In part 1 and part 2 of this series I discussed what digital spring cleaning means and how I got started.
In this 3rd part I want to further deep dive into one of the most comprehensive tasks of this project I went through: Keeping up with all my website log-ins.
What does this mean
Do you know how many log-ins you have? Do you know how many websites, apps, services you’re registered for?
You DO? Great! I did NOT! And it was horrifying.
What I did know was how many services I paid for monthly, or yearly. But that was actually a small number.
The big ones come to mind: Netflix for streaming, Apple Music (or Spotify) for example.
But what about all „free“ sites and apps, you’ve registered for in the past with all your personal data which is now floating around online. I’ve lost count of all of these.
Now you’re maybe thinking: Why do all this in the first place?
Well, I wanted to get an overview of ideally everything I was registered for, log-in, signed-in, subscribed to, and so on. A huge task, I know. And pretty much impossible because I would never remember everything anyways. And that’s true. I didn’t. But it was still worth it to start with this digital spring cleaning.
I had two advantages to tackle this problem:
Firstly I use a password manager. Actually two: Safari keychain & 1Password.
Why is that an advantage? Because I already have a lot of log-ins I use somewhat frequently added to those two password managers. So there was my first list of things to go through.
Secondly I have already kept a kind-of up-to-date list with many services I wanted to get rid of in the future anyways since I had already imagined doing this digital spring cleaning someday.
So I started: Is went through my password managers (by the way: everyone should use one!) and deleted all accounts I hadn’t really used in the last few month or even years. While doing that I actually discovered how many services make it very hard to delete your information/accounts in the first place.
With some it’s easy: You go to the „settings„-section and there is a „delete account“ menu item. But for others it’s way more complex. With a few you just see an option like „deactivate“ your account. That is NOT what I wanted. I wanted to delete all my personal data. In those cases you would sometimes have to write an email with the explicit wish to delete your account.
With others at last there are no real options to delete everything. And that’s a shame. I think in our day and age it should be mandatory for any company, service, app & else to have an option for deletion of personal data. Completely. Without restrictions. And an easy way to do so at best.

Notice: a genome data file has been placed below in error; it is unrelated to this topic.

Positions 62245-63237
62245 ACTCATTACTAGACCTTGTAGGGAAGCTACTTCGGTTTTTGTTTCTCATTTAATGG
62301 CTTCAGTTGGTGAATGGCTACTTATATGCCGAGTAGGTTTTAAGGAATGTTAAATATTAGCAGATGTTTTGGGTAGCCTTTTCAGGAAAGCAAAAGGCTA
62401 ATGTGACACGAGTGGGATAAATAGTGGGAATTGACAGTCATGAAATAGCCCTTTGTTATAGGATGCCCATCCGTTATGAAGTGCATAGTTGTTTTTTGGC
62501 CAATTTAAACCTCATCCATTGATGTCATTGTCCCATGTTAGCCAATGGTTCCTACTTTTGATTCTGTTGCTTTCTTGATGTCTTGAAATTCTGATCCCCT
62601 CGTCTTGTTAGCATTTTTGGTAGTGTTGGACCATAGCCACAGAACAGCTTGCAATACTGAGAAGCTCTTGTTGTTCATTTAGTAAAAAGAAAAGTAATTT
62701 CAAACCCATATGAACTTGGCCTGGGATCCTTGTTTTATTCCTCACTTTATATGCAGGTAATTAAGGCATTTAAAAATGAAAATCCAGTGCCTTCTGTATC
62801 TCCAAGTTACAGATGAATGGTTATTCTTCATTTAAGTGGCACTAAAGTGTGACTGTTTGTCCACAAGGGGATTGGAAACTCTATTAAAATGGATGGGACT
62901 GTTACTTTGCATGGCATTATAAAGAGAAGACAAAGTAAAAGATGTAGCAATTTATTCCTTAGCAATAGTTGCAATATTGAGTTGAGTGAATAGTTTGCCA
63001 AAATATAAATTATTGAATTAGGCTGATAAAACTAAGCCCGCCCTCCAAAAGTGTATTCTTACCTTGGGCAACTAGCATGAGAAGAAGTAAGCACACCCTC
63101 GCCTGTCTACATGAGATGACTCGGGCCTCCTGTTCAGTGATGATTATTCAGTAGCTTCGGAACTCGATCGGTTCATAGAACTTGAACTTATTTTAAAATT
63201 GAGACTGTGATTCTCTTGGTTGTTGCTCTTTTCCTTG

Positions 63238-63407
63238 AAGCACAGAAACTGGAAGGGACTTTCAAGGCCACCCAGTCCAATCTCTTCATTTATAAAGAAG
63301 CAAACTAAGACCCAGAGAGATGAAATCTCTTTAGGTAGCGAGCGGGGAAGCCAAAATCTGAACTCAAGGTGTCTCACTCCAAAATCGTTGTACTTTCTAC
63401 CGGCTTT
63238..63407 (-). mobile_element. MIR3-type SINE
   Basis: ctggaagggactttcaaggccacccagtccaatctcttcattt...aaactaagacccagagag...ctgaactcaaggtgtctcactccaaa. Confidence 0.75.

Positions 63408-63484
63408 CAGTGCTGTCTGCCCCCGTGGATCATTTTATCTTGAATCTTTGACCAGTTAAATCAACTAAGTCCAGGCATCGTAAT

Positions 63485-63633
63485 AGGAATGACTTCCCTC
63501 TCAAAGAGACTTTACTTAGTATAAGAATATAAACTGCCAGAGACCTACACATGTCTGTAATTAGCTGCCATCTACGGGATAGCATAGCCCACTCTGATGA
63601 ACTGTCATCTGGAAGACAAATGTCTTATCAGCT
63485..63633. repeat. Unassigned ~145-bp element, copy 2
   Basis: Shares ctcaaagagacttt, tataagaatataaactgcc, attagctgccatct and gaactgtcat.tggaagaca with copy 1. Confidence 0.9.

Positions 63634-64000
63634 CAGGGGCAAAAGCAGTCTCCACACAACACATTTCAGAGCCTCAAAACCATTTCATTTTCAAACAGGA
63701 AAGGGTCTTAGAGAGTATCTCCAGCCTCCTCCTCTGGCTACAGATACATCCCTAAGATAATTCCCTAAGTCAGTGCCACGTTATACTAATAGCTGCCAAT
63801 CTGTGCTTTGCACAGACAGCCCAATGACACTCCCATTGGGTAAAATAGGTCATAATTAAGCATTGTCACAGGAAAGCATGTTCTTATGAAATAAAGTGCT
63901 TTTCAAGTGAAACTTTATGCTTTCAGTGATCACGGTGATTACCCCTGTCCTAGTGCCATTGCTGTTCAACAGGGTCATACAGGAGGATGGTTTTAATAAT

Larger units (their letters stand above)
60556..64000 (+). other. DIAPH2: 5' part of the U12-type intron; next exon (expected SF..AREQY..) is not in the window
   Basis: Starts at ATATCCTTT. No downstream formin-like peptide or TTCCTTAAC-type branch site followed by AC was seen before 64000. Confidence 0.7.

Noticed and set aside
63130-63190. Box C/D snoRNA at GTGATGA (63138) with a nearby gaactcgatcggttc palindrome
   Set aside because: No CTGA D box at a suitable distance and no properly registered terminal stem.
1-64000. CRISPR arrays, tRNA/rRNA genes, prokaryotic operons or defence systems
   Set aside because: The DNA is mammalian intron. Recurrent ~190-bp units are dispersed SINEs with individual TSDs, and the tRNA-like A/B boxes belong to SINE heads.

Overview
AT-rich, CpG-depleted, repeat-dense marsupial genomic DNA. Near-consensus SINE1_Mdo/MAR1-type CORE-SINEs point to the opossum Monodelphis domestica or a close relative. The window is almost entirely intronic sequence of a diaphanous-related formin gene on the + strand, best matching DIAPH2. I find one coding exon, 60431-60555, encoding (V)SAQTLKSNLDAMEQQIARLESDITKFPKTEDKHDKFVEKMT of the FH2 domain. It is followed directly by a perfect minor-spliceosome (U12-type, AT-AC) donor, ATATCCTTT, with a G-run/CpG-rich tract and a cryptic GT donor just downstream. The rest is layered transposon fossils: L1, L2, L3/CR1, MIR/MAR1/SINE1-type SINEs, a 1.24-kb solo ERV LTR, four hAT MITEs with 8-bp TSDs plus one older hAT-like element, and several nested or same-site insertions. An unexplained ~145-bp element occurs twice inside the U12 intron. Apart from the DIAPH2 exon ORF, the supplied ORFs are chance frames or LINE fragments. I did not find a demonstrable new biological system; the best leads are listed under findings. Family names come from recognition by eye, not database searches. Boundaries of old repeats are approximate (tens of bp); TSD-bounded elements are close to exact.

What I was left with after this last step of my digital spring cleaning was a nicely reduced and organised list of websites, apps, services, and more within my password manager of choice.
During this process I also changed all my passwords to long, safer ones, recommend by the password manager itself. You should always use long passwords and different ones for each account, of course. And if you’re really good at this you should change all passwords frequently, like – let’s say – once every 6 months or yearly.
I addition to this fine list within my password manager I also kept a simple note list in Apple notes with just the names of all services, accounts, websites. Of course NEVER store your passwords there.
This note just helps with a quick overview of all I have & use. If I create a new account somewhere it goes into the list in Apple notes. If I remove one I’ll remove it there as well. You get the gist.
What I have
So what do I actually have left?
That is a long list … still. Because in this day and age, as a kind of techy person, and with a job in tech, as well as some hobbies related to tech, I need a lot of accounts online, because I USE a lot of stuff online. And that’s fine. This process of digital minimalism was never about deleting all that stuff. It was about getting all of it organised.
I am left with a list of 131 items in my password manager. That includes website log-ins, app log-ins but also credit cards, some numbers like social security and stuff, Wifi passwords for home & work.
That may or may not sound like a high number. I think it is a very good number for me. All of those items are things I really use or need. So I am happy.
So I went through all my paper files, scanned them, organised them, got rid of a lot and now have just one folder at home and everything else neatly formatted in the cloud.
I’ve gone through all social media accounts and email accounts to get rid of everything I don’t use anymore.
And I sorted all my log-ins, changed all passwords and keep a list in my password manager and a simple note.
That was my digital spring cleaning process. It took time. But it was worth it for me.
When I now need a document I have it there on the go. I am now conscious about my social media networks and I am on top of my passwords and accounts. A pretty nice start to the minimalism journey.